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MARCH 2022



A Letter from Ardyth

Ardyth Neill headshotDEAR FRIENDS, I cannot express how happy I am that spring is finally here! March brings warmer days, blooming flowers, the chance for me to get back in my garden — and it also shines a light on women with International Women’s Day and Women’s History Month. It’s the perfect time to acknowledge the extraordinary accomplishments of women around the world!

Women have truly helped shape Heifer’s past and future — women leaders in our projects, women staff members, women donors who have given generously for decades or left Heifer in their will. Many of our donors fall into what the press has labeled as the “Silent Generation.”

The Silent Generation refers to people born from the late 1920s until the early to mid-1940s, putting them now in their late 70s, 80s and 90s. The generation is sandwiched between the Greatest Generation (or GI Generation) — the heroes of World War II, and the Baby Boomers — who came of age during the Vietnam War. Their “silence” is often attributed to the hard times in which they were born, where they were brought up to be “seen but not heard.”

And yet, I’ve personally always found the term to be an oxymoron — as this generous generation seems anything but silent. I don’t see silence — I see creators, and rebels, and artists, and policymakers. This generation is filled with many not-so-silent people who dared to speak up and fundamentally change our society — in ways that are still apparent today.

I’ve asked some of my colleagues to share which women in the Silent Generation inspire them the most, and I’ve also included stories and quotes of women in Heifer projects. I hope you enjoy their stories and that you take the time to acknowledge and appreciate the sacrifice these women have made — especially during a time when speaking up was not the norm.

Yours For a Better World,

Ardyth Neill


I must confess, I am something of a Ruth Bader Ginsburg groupie. My favorite law professor introduced me to her, and Ruth is indeed a legal, cultural and feminist icon. The movie “Notorious RBG” and Saturday Night Live skits about her fully solidified her image as an unlikely pop star to women spanning across this country and throughout generations.

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Ruth served 27 years on the U.S. Supreme Court. In 1993, then President Bill Clinton nominated her to the position — as the second woman ever appointed. But breaking barriers for women didn’t start at the Supreme Court. For more than a decade, until her first judicial appointment in 1980 (when then President Jimmy Carter named Ginsburg to the U.S. Court of Appeals for the District of Columbia Circuit), she led the fight in the courts for gender equality as director of the Women’s Rights Project of the American Civil Liberties Union. She successfully argued six landmark cases before the Supreme Court.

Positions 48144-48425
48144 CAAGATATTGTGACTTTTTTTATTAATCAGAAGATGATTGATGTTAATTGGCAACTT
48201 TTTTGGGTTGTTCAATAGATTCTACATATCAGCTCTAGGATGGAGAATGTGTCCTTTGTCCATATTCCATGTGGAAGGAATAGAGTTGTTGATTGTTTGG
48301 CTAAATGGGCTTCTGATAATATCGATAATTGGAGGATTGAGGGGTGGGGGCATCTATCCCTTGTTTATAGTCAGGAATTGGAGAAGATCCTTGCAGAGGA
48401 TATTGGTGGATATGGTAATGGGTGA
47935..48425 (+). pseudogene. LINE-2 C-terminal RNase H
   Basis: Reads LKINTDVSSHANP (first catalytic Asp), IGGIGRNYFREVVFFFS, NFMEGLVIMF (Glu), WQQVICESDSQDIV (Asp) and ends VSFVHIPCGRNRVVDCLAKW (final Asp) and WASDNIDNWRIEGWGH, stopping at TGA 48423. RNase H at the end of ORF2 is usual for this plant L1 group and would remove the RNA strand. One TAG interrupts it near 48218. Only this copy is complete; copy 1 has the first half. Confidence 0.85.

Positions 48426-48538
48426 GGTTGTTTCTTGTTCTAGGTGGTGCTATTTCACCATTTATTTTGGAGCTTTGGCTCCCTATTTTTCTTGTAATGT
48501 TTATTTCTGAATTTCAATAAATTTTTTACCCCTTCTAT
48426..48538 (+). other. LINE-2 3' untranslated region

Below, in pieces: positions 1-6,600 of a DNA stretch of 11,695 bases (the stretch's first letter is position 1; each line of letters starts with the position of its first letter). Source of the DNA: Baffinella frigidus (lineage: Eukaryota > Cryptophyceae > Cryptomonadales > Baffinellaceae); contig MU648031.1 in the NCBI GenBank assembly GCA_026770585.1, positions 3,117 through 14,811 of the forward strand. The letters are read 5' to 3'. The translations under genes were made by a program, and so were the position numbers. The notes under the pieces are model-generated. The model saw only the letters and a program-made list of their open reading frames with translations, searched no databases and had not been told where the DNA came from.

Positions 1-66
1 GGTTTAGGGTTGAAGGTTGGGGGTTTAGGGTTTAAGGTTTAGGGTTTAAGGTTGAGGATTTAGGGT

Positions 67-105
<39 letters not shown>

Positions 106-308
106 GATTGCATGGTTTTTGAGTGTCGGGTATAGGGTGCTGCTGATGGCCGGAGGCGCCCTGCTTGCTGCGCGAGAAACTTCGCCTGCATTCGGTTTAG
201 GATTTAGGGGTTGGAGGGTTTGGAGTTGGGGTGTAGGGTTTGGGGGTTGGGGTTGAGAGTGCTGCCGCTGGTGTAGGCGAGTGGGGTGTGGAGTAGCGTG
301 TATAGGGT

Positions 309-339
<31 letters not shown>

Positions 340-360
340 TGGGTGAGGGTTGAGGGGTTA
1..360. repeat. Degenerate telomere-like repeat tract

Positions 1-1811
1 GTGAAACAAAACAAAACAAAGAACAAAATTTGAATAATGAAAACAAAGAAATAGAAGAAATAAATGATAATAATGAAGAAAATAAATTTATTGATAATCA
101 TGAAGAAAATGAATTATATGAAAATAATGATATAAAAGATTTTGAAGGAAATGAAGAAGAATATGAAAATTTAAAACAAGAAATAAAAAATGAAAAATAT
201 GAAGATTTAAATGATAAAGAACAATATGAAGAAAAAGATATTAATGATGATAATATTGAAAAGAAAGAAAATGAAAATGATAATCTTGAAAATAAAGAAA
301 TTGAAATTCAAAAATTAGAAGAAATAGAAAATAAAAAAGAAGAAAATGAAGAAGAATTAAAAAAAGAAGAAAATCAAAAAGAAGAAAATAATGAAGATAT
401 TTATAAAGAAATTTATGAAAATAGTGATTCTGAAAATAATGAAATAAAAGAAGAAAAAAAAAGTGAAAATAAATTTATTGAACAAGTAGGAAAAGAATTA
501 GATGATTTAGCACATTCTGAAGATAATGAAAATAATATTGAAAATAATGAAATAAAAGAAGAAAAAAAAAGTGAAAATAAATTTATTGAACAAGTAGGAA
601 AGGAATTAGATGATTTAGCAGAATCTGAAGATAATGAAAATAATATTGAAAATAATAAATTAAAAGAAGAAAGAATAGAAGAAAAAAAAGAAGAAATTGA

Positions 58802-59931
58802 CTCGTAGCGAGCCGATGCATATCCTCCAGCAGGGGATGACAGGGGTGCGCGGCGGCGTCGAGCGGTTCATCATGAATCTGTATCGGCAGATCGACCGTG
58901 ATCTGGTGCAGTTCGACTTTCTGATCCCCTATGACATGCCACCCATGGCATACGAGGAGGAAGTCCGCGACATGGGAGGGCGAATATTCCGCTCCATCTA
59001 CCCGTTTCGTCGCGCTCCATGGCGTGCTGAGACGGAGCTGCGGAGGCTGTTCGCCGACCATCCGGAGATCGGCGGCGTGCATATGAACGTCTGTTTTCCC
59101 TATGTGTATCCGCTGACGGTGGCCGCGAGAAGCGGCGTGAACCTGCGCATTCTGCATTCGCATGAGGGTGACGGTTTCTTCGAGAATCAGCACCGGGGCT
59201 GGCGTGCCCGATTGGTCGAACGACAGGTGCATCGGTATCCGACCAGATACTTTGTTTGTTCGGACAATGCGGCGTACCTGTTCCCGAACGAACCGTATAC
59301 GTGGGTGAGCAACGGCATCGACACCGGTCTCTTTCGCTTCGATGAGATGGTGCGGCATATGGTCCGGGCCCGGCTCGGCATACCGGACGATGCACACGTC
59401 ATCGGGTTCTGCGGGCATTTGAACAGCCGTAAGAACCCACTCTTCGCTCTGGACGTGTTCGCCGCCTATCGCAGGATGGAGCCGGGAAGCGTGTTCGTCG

In 1971, she wrote her first Supreme Court brief in the case of Reed v. Reed. Ruth represented Sally Reed, who wanted to be the executor of her son’s estate instead of her ex-husband. The constitutional issue was whether a state could automatically prefer men over women as executors of estates. The Supreme Court’s answer: no. It was the first time the court struck down a state law because it discriminated based on gender. As an estate planning attorney, this case resonated with me.

Once on the Supreme Court, Ruth continued to defy stereotypes. Although soft spoken, and appearing small and frail in her later years, Ruth was a woman with steely resolve and amazing intelligence. Though a liberal, she and the court’s conservative icon, Antonin Scalia, who died in 2016, were the closest of friends. Rest in peace, Ruth.

Heifer Foundation Vice President
of Planned Giving

While Heifer has worked for more than 75 years to bring farmers to a living income, Dolores Huerta has worked nearly as many years to improve the lives of women and farm workers in the United States. Now 91 years old, she continues to fight tirelessly for a better world for all…

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despite sexism, racial discrimination and even acts of violence against her. Having run voter registration drives during my time in Arkansas, I’ve discovered just how difficult it can be to pull people together to work toward a common goal, and I look to Dolores’ lifetime of such achievements in awe.

Born in New Mexico in 1930, Dolores is the daughter of farm workers and union miners and the granddaughter of Mexican migrants to the U.S. In college, Dolores earned her teaching degree. Advocating for low-income students soon led her to take on a leadership role with the Stockton Community Service Organization, where she established voter registration drives and worked to improve farm worker communities.